Case Studies

Guide Dogs Queensland

Jock Beverage Profile Photo

Increasingly people aren't carrying cash.

We're trying to move with the times and we're pretty excited about what this presents.

Jock Beveridge

General Manager Community Engagement, Guide Dogs Queensland

  • The Challenge
  • The Solution

For Guide Dogs Queensland the downward trend of cash based donations was being felt across the organisation. Jock and the team were on the lookout for creative, cashless donation solutions to bring a future focus to donation collection and to engage a younger demographic of donor, used to doing everything on their smart phone and looking for interactive experiences.

Guide dogs puppies in training receive a lot of attention when in public and each interaction presents the handler with an opportunity to talk about the importance of the cause to the engaged public. Often times this exchange results in a request to contribute on-the-spot and with no means to do so easily, we came up with a low-cost, contactless, cashless donation solution for Guide Dogs Queensland.

We embedded near field communication (NFC) and QR code technology directly into the puppy’s jackets, which upon scanning the QR Code or tapping via NFC, the donor was linked directly to our proprietary mobile donation platform to enable an on-the-spot, low-friction, mobile donation of any amount.

The embedded technology was designed to go through the wash to ensure the puppies had clean jackets and our use of a passive, low-frequency NFC chip meant the engagement was harmless to the pup.

Listen to Jock’s ABC Radio interview here.

The Salvation Army

Andrew Hill Salvation Army

NFC is a great company to work with.

They have been very helpful and responsive during this innovative learning experience.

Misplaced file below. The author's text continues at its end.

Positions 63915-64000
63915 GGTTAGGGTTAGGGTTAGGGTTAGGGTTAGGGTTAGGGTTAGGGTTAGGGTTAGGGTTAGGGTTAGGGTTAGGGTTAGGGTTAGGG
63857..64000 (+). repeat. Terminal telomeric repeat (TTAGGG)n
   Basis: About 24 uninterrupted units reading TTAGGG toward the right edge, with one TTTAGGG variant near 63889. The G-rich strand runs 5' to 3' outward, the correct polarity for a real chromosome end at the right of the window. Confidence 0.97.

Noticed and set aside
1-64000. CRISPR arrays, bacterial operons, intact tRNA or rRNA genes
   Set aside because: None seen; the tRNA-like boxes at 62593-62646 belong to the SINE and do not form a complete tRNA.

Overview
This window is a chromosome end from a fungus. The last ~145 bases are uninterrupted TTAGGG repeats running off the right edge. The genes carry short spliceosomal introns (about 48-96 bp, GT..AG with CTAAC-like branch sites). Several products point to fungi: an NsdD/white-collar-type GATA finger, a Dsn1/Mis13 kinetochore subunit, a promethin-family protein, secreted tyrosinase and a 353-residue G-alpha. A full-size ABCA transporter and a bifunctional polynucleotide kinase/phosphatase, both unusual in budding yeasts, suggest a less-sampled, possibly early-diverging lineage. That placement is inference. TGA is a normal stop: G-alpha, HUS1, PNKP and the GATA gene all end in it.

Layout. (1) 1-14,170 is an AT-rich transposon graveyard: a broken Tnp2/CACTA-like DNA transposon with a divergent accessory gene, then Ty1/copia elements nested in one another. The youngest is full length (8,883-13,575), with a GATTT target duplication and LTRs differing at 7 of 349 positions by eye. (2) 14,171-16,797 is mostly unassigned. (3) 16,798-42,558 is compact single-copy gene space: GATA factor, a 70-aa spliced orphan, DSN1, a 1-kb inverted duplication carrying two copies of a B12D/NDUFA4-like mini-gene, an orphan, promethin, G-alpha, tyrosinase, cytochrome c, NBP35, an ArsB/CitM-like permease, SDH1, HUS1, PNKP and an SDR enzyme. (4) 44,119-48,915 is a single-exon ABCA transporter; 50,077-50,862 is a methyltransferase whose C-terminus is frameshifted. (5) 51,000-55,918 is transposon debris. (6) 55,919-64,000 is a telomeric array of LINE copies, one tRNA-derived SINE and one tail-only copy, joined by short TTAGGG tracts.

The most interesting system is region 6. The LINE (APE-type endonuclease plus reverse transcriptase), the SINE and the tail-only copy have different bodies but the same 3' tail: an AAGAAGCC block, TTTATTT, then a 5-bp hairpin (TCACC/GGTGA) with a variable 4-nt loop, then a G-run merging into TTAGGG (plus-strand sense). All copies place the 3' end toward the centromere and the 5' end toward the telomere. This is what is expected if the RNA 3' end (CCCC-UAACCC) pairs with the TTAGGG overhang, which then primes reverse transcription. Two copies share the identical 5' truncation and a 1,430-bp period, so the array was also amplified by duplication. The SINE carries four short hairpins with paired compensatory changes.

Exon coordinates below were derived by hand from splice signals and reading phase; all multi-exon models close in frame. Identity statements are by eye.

Andrew Hill

General Manager Community Fundraising, The Salvation Army

  • The Challenge
  • The Solution

Australians are giving less and less each year however the value of individual donations has been rising. For the Salvation Army their annual Door Knock Appeal echoed this trend the only problem was their ability to accept high value donations being limited by cash collection tins and a limited number of tap and go machines.

We created a smart lanyard with QR code and embedded near field communication (NFC) technology linked to our purpose-built mobile donation platform to allow the Salvos to provide a low-cost, highly scalable, wearable donation point for their door knockers and potential donors.

This allowed the Salvos to put a donation point in the hands of their supporters at scale and enabled donors to make donations of any amount from the comfort of their home and the comfort of the smart phone device they know, love and trust.

The standard objection at a door is, “Sorry I don’t have any cash on me”. For the Salvos this year they were able to use our wearable, cashless donation technology to reply with, “That’s ok, do you have your mobile phone?”.

To our delight, we had one-off donations of $5,000 and $1,000 from donors who wouldn’t have donated otherwise.

University of the Sunshine Coast (USC)

Russell Profile Circle

In the couple hours we had, on 100 occasions people used the wearable tech.

That's a significant outcome.

Russell Ousley

Director USC Development Office

  • The Challenge
  • The Solution

The university runs its annual Giving Day as a donation drive to support student’s financial hardship. They noticed a decline in cash giving and the ongoing of engaging students in a way that makes sense to them. With a younger demographic and no easy means to donate on-the-spot, USC was looking for creative solutions and a fun and engaging way to collect.

We created USC Giving Day smart t-shirts with embedded, machine-washable QR code and near field communication (NFC) patches which could be scanned or tapped to enable an on-the-spot donation.

The university administered the wearable fundraising technology to their volunteer team leaders on the day and students responded passionately donating over 100 times in 3 hours via the t-shirts.

What’s more, when the EFTPOS point of sale donation terminal failed, donors needed only an internet connection to make donations through the smart t-shirts and the mobility of a wearable gave volunteers the ability to approach people in queues to talk about the cause and collect donations.

Wearables as an effective, low-cost donor acquisition and donation platform was born.

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